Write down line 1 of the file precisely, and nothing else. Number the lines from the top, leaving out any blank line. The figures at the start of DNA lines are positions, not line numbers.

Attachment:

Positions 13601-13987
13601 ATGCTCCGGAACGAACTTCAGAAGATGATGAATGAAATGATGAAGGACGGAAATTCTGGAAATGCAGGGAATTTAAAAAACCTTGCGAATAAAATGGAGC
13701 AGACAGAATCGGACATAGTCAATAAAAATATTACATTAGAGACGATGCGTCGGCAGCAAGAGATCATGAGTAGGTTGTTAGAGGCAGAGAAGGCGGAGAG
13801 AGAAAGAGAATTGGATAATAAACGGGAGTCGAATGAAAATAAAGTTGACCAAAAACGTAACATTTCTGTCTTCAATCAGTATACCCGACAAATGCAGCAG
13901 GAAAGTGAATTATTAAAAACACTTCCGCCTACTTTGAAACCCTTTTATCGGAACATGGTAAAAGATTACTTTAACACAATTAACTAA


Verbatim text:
Positions 13601-13987